Greenland without a return: the thaw reaches the point of no return
Its glaciers have shrunk so much that even if global warming were to stop today, the ice sheet would continue to shrink
Nearly 40 years of satellite data from Greenland show that its glaciers have shrunk so much that even if global warming were to stop today, the ice sheet would continue to shrink.
The finding, published in the journal Nature Communications Earth and Environment, means that Greenland's glaciers have passed a kind of tipping point, where the snowfall that replenishes the ice sheet each year cannot keep up with the ice flowing into the ocean.
"We have been analyzing these remote-sensing observations to study how the discharge and accumulation of ice has changed," Michalea King, lead author of the study and a researcher at Ohio State University's Byrd Polar and Climate Research Center, said in a statement. "And what we have found is that the ice that is discharged into the ocean far exceeds the snow that accumulates on the surface of the ice sheet.
King and other researchers analyzed monthly satellite data from more than 200 large glaciers that flow into the ocean around Greenland. Their observations show how much ice breaks down into icebergs or melts from glaciers into the ocean. They also show how much snow is falling each year, how these glaciers are replenishing themselves.
The researchers found that, throughout the 1980s and 1990s, snow gained through accumulation and ice melted or detached from glaciers was mostly in balance, keeping the ice sheet intact. Throughout those decades, the researchers discovered, the ice sheets generally lost about 450 gigatons (about 450 billion tons) of ice each year to the outflow of glaciers, which were replaced by snowfall.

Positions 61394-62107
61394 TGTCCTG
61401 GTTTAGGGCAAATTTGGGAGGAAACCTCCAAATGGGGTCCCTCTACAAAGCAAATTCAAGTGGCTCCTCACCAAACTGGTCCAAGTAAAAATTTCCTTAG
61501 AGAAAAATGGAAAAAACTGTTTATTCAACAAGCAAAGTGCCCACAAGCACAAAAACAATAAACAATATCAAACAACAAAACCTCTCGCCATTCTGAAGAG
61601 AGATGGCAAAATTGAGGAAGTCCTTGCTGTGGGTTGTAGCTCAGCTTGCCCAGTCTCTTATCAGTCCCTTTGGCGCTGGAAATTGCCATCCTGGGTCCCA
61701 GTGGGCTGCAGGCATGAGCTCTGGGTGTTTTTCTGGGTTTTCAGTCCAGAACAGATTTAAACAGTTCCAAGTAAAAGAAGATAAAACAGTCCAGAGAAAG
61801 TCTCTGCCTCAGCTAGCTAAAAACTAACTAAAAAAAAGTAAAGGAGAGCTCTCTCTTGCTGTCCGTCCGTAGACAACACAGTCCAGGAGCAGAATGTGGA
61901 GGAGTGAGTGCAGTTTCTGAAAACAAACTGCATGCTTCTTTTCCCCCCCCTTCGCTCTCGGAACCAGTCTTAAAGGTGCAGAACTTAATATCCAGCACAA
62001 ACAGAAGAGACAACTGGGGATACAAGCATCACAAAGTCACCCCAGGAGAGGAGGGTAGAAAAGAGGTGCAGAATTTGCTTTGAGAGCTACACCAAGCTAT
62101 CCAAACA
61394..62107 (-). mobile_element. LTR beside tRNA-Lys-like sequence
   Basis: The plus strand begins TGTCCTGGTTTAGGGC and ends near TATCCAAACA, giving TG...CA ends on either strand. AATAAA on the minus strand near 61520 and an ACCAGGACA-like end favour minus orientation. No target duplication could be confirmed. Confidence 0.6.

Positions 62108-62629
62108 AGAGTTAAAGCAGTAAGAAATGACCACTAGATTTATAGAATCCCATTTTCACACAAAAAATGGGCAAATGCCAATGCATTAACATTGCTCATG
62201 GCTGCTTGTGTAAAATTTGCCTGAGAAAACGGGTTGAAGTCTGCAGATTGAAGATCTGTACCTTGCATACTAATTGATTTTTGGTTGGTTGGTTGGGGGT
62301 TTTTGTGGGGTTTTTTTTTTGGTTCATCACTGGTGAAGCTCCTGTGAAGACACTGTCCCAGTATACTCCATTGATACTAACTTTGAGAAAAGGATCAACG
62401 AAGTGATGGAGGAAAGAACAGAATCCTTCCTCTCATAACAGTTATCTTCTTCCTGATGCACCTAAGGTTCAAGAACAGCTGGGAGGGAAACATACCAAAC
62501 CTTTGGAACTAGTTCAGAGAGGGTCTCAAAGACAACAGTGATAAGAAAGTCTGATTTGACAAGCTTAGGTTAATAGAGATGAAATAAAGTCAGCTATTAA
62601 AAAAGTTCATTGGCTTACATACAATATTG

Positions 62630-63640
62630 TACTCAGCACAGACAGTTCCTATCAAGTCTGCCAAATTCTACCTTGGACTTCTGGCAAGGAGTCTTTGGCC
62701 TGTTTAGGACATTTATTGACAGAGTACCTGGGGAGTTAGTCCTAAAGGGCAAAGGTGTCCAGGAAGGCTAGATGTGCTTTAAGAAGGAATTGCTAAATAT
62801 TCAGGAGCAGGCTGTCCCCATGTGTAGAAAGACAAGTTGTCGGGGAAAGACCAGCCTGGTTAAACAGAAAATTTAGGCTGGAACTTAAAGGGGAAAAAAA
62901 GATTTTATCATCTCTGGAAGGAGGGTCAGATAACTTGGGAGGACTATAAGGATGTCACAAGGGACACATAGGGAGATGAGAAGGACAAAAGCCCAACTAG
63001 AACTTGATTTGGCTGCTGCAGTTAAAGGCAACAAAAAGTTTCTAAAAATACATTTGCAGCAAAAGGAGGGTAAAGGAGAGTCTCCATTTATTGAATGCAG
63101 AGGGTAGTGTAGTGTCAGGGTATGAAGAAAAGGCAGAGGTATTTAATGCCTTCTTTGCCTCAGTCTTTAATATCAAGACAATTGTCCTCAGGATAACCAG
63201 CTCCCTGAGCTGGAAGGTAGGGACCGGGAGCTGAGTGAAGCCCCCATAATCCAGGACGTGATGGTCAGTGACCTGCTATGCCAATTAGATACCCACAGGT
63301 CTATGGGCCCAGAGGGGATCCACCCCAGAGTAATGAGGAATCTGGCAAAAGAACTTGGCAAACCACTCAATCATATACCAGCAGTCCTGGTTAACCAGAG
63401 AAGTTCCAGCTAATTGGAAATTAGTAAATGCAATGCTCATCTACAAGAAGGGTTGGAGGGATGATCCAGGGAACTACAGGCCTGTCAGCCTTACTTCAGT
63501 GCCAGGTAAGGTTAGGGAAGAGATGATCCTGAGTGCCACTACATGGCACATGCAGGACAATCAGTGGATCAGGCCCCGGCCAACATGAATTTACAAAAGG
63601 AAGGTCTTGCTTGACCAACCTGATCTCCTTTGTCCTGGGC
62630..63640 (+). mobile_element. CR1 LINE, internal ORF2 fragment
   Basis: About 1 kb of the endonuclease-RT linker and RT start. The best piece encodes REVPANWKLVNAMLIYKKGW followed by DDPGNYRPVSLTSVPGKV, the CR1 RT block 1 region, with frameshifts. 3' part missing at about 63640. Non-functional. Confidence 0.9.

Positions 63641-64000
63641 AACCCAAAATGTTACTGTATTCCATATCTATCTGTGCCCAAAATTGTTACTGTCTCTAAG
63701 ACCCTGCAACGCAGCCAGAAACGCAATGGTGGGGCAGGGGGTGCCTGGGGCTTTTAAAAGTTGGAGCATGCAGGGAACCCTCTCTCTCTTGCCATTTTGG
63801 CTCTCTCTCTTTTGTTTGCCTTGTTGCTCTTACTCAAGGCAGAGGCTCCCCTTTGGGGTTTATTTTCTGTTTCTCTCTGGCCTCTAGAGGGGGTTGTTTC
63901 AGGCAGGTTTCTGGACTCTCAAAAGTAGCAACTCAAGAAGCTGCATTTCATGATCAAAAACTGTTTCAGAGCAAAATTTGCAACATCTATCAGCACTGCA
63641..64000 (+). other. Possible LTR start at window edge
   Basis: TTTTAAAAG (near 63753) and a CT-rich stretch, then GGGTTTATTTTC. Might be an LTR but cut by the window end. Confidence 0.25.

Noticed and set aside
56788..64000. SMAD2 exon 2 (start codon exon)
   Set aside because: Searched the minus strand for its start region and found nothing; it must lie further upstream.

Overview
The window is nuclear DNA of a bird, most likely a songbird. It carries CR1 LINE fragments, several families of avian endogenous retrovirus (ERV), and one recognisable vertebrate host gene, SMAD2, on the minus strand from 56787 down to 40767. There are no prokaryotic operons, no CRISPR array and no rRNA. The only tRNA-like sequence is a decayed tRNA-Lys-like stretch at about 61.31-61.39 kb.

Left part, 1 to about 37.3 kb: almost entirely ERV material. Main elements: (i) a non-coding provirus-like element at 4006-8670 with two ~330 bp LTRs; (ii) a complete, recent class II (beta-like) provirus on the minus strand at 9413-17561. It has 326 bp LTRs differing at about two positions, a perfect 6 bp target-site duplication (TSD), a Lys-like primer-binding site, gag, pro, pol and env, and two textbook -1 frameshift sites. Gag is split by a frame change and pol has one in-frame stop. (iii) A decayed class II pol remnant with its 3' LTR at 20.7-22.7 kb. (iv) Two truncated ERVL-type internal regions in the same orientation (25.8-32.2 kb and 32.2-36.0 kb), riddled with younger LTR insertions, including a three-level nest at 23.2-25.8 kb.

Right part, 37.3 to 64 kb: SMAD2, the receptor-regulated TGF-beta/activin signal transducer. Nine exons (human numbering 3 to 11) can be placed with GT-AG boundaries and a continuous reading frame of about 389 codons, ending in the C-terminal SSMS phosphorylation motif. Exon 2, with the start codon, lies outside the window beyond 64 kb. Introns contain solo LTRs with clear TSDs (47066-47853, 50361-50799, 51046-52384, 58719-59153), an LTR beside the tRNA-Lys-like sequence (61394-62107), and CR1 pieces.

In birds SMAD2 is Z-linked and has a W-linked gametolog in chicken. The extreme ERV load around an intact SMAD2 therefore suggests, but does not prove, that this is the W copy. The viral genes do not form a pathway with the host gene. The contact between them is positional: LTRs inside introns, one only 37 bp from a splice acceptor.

"We are measuring the pulse of the ice sheet, the amount of ice drained from the glaciers at the edges of the ice sheet, which increases in the summer. And what we see is that it remained relatively stable until there was a large increase in the discharge of ice to the ocean for a short period of five to six years," King said.
The researchers' analysis found that the baseline of that pulse, the amount of ice lost each year, began to steadily increase around 2000, so the glaciers were losing about 500 gigatons each year. Snowfalls did not increase at the same time, and over the last decade, the rate of ice loss from glaciers has remained more or less the same, meaning that the ice sheet has been losing ice faster than it is replenishing itself.
"Glaciers have been sensitive to seasonal melting ever since we could observe it, with peaks in ice discharge in the summer," he said. "But from 2000, you start to overlap that seasonal melt at a higher baseline, so you're going to have even more losses.
Before 2000, the ice sheet would have about the same chance of gaining or losing mass each year. In today's climate, the ice sheet will gain mass in only one year out of 100.
"Touch and go
King said Greenland's large glaciers have retreated an average of 3 kilometers since 1985 -- "that's a long distance," he said. The glaciers have shrunk enough that many of them are in deeper waters, which means there is more ice in contact with the water. The warm ocean water melts the ice on the glaciers and also makes it difficult for the glaciers to grow back to their previous positions.
That means that even if humans were somehow miraculously able to stop climate change in its tracks, the ice lost to the glaciers that drain the ice into the ocean would probably still exceed the ice gained from snow accumulation, and the ice sheet would continue to shrink for some time.
"The retreat of glaciers has hit the dynamics of the entire ice sheet in a constant state of loss," said paper co-author Ian Howat, a professor of earth sciences and distinguished university scholar at Ohio State. "Even if the climate stayed the same or even cooled down a little bit, the ice sheet would still be losing mass.
The shrinking of Greenland's glaciers is a problem for the whole planet. The ice that melts or breaks off from Greenland's ice sheets ends up in the Atlantic Ocean and eventually in all the world's oceans.
Greenland's ice is one of the main contributors to the rise in sea level: last year, enough ice melted or broke off from the Greenland ice sheet.